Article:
el niño and la niña - earth observing system · el niño and la niña represent departures from...
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About the Images The images show El Niño, neutral, and La Niña sea surface heights (SSHs) relative to a reference state established in 1992. In the equatorial region of the Pacific Ocean, the SSH during El Niño was higher by more than 18 cm over a large longitudinal region. The warmer water associated with El Niño displaces colder water in the upper layer of the ocean causing an increase in SSH because of thermal expansion. During La Niña the temperature of the upper ocean is lower than normal, causing SSH to decrease because of thermal contraction. The neutral condition occurs when the upper-ocean temperature is “normal.” Red and white shades indicate high SSHs relative to the reference state, while blue and purple shades indicate SSHs lower than the reference state. Neutral conditions appear green. The El Niño and neutral images are derived using data acquired by the Ocean Surface Topography Mission (OSTM)/Jason-2 satellite. The La Niña image is derived using data acquired by the Topography Experiment (TOPEX)/Poseidon mission, other satellites, and tide gauges.
During neutral, or “normal,” conditions in the eastern tropical Pacific, prevailing easterly winds, called trade winds, drive warm surface water westward, away from South America. This causes cold, nutrient-rich water to well up to the surface, called upwelling. El Niño and La Niña represent departures from the long-term average, or neutral, conditions. Specifically, La Niña is characterized by strong trade winds, which causes upwelling to intensify in the eastern trop-ical Pacific. With the onset of El Niño, a drop in air pressure over this region causes the trade winds to weaken and sometimes even reverse, driving warm water eastward, towards the coast. Both events occur approximately every two to seven years and tend to peak in December. Image credit: www.pmel.noaa.gov/tao/proj_over/diagrams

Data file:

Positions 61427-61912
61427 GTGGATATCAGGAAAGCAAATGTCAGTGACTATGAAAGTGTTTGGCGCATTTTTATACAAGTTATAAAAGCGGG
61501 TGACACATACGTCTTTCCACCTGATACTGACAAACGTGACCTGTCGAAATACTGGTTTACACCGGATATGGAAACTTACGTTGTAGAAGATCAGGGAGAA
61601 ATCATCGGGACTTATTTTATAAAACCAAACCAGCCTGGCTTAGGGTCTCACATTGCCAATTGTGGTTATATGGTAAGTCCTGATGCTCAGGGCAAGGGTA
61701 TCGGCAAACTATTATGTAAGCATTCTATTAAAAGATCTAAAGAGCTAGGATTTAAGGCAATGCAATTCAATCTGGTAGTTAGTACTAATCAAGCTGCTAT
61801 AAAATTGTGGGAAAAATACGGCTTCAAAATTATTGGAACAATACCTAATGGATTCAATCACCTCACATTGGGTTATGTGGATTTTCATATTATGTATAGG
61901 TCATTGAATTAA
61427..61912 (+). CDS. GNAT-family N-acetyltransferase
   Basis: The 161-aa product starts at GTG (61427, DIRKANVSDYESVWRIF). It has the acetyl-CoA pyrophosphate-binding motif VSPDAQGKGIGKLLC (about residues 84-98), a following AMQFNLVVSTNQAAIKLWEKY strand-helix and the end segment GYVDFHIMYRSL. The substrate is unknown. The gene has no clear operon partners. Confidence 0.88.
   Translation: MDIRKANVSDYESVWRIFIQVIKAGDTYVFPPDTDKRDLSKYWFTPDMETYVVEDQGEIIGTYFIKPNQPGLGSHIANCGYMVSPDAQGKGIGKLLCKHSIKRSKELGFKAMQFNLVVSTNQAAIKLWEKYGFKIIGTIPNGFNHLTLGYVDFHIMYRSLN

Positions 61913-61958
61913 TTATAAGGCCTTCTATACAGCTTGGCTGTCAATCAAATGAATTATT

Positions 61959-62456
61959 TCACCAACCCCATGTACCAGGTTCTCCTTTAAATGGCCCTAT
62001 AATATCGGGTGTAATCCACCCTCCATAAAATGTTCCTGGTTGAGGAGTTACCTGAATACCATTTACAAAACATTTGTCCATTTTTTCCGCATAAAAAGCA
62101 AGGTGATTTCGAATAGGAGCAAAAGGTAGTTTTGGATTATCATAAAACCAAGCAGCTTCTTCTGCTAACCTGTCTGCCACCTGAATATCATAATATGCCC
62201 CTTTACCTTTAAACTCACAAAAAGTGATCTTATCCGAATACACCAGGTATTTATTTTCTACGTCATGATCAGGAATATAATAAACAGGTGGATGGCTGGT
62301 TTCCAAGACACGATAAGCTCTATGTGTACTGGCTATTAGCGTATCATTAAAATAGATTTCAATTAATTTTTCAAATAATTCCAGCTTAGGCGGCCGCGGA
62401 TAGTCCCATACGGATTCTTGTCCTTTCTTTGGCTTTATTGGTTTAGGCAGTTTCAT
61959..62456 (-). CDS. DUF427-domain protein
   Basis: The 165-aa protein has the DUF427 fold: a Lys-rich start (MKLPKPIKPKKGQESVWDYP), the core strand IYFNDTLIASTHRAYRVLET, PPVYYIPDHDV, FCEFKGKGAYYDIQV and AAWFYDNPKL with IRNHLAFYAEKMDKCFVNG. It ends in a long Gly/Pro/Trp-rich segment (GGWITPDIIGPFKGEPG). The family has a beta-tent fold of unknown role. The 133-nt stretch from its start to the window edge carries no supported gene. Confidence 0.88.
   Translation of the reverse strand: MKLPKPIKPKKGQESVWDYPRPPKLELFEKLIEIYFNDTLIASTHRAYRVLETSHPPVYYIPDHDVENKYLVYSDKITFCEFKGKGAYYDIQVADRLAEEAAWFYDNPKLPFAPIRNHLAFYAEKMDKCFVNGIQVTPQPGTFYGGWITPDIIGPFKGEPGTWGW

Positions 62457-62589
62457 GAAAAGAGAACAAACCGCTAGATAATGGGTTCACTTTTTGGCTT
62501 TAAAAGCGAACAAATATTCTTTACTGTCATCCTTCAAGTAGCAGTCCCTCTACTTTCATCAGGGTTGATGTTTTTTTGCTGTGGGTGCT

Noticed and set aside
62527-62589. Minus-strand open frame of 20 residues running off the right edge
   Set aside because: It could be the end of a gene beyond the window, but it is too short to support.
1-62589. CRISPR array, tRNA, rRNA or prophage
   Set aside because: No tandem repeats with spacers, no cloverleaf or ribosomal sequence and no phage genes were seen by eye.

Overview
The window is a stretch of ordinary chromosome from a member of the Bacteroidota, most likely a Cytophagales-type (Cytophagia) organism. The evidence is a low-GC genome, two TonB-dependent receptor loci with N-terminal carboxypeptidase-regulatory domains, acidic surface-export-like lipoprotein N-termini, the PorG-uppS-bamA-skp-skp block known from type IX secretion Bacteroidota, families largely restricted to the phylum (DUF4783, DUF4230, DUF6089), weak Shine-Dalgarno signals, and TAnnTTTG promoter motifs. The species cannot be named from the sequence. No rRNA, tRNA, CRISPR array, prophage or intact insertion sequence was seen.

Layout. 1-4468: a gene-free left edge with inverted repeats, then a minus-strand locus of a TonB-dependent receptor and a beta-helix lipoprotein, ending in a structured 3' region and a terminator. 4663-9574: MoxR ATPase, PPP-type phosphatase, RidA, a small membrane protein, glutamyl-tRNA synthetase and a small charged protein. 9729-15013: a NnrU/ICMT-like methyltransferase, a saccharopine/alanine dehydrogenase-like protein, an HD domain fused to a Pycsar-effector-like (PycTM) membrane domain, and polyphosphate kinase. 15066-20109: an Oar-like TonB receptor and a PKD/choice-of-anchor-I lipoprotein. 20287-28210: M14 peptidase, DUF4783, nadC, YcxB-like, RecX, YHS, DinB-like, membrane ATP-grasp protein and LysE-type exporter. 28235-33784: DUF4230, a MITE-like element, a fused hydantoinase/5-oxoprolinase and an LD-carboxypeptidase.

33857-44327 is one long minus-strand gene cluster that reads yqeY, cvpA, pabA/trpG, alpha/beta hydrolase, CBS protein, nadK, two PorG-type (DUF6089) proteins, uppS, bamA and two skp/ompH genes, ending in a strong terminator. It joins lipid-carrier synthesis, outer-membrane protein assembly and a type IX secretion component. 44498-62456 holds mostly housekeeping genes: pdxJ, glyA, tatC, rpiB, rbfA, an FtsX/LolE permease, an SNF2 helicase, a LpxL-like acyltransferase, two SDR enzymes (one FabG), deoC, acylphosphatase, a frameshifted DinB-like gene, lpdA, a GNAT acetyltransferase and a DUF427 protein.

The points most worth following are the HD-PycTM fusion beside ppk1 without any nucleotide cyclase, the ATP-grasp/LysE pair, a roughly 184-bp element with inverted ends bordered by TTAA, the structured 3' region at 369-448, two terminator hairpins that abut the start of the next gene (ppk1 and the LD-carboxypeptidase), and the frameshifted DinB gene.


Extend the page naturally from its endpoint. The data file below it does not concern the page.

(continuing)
What are El Niño and La Niña? The naturally occurring El Niño and La Niña phenomenon rep-resents a “dance” between the atmosphere and ocean in the equatorial Pacific Ocean. Sometimes the atmosphere leads the ocean and causes ocean conditions, and sometimes the ocean leads the atmosphere and produces atmospheric motions that—when strong enough—influence global atmospheric circulation. Sea surface temperature (SST) is the critical variable connecting the atmosphere and ocean. Since SSH measurements yield criti-cal information about the depth of the subsurface temperatures, e.g., the thermocline, they provide key information on the onset, maintenance, and dissipation of El Niño and La Niña events.
The 2015 El Niño EventAfter five consecutive months with SSTs 0.5 °C above the long-term mean, the National Oceanic and Atmospheric Admin-istration (NOAA) issued an El Niño Advisory in July 2015 to declare the arrival of the phenomenon. A strong El Niño (sea surface temperatures more than 2 °C above normal) continued to develop through Northern Hemisphere fall months, rivaling the 1997–98 event.
These images provide a side-by-side comparison of Pacific Ocean SSHs in 2015 [right] with SSHs during the 1997-98 El Niño [left], from Jason-2 and TOPEX/
Poseidon, respectively. While SSH was more intense in December 1997, the area of high sea levels was considerably broader in December 2015. Image credit: sealevel.jpl.nasa.gov/elnino2015/index.html